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Inadequacy of transcranial magnetic stimulation in the neurophysiologic assessment of Bell's palsy

D Cocito, M De Mattei
Electromyography and Clinical Neurophysiology 1992, 32 (10): 521-30
1446584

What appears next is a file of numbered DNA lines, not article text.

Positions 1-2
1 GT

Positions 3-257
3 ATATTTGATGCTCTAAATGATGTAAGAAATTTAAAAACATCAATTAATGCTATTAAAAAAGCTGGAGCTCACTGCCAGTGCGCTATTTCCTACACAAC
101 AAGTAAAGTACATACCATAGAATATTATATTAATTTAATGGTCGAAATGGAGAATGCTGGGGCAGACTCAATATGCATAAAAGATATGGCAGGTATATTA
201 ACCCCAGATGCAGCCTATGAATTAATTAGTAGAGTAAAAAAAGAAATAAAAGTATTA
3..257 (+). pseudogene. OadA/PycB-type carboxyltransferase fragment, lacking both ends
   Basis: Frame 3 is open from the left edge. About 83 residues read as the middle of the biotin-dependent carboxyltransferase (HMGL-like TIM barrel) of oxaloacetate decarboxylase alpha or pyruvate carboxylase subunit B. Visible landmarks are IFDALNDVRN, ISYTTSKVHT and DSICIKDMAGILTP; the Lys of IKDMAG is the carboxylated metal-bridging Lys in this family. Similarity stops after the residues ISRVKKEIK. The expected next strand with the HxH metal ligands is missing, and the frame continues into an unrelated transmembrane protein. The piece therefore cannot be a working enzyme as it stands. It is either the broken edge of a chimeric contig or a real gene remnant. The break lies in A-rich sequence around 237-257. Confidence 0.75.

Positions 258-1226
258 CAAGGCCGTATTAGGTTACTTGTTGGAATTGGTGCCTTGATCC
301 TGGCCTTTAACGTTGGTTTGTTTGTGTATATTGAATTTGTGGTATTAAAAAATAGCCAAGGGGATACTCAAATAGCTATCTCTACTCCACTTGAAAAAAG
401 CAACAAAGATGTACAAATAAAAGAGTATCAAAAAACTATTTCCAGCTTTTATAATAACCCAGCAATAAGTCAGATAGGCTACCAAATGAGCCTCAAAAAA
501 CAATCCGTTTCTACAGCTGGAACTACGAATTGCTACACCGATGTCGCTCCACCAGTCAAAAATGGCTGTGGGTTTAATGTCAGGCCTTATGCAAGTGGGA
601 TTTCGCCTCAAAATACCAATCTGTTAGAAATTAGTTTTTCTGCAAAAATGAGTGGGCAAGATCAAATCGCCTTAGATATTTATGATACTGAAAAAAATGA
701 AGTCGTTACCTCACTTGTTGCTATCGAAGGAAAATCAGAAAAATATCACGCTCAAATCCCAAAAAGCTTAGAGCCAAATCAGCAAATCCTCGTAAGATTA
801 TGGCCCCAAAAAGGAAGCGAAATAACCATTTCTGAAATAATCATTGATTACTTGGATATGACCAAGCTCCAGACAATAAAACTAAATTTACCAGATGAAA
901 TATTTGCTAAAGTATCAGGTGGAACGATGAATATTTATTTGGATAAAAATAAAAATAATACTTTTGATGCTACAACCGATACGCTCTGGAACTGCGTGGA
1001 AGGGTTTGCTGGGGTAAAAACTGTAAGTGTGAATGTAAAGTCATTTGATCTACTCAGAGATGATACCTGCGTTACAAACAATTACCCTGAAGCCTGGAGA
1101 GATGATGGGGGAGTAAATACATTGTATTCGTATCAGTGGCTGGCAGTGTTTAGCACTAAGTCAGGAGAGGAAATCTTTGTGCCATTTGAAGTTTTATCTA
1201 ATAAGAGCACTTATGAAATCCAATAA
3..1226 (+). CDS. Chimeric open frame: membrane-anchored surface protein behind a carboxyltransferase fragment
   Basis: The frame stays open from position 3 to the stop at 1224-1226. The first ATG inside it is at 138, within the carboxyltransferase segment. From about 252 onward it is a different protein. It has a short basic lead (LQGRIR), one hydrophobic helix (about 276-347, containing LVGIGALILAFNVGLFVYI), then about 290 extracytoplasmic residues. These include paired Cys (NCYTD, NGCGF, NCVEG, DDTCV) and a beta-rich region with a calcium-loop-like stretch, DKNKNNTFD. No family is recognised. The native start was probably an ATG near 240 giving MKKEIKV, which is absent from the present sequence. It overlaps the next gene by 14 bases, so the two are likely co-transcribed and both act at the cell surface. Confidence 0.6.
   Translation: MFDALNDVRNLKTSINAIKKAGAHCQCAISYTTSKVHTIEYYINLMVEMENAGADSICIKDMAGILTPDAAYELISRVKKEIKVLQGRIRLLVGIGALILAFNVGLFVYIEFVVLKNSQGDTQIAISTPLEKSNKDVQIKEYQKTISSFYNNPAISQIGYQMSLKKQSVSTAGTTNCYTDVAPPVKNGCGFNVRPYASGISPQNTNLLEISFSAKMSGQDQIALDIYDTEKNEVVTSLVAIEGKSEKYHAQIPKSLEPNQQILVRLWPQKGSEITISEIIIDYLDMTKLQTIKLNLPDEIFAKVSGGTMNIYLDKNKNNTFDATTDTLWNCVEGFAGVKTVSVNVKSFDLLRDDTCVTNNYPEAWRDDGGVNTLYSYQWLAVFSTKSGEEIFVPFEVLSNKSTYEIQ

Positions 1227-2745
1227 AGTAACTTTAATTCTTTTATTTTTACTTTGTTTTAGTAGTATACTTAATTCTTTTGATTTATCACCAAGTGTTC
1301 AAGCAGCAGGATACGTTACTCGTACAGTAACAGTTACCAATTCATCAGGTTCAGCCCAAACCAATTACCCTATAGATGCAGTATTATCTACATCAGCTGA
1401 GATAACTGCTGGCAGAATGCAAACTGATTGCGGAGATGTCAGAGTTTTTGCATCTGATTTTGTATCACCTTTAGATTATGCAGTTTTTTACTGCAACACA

Transcranial magnetic stimulation is a non-invasive procedure which to stimulate the brain cortex and the peripheral nerve pathways. A new technique was recently introduced to record the muscle action potential of facial muscles by means of transcranial magnetic stimulation of the facial nerve. The experimental data that was obtained indicate that this technique allows to stimulate the facial nerve above the stylomastoid foramen: a greater tract of the nerve can therefore be explored than what was possible with the traditional electrical stimulation at the mastoid. Until now no comparison data was available on the clinical usefulness of the two methods. We decided to study 14 normal controls and 26 patients suffering from unilateral idiopathic facial palsy (Bell's palsy) and to submit these two groups to magnetic transcranial stimulation and electrical stimulation of the facial nerve in the mastoid region, to the purpose of observing where the nerve is stimulated by the magnetic impulse and which of the two techniques can be of accurate prognostic value in the study of the evolution of the clinical lesion. The electromyographic responses were elicited by the electrical stimulation at the mastoid and by transcranial stimulation after positioning the coil on the parieto-occipital scalp. A recording was taken from the ipsilateral orhicularis oculi muscle utilising two cupped electrodes. The latency and the amplitude of the compound muscle action potential were measured bilaterally in order to compare the results obtained on both the affected and the healthy sides. The patients were scheduled to two neurophysiological and clinical evaluations at about 30 days interval one from the other: the first test was not carried out before 20 days from the onset of the deficit; further clinical examination was carried out only 6 months later. The analysis of the results obtained in the normal controls submitted to transcranial magnetic stimulation indicate that the nerve is activated at the point where it originates from the brainstem. The study carried out showed that transcranial magnetic stimulation of the facial nerve, does not provide data which can be correlated to the clinical situation observed at the time of the study; furthermore, transcranial magnetic stimulation does not supply any prognostic data on the clinical evolution of the lesion.

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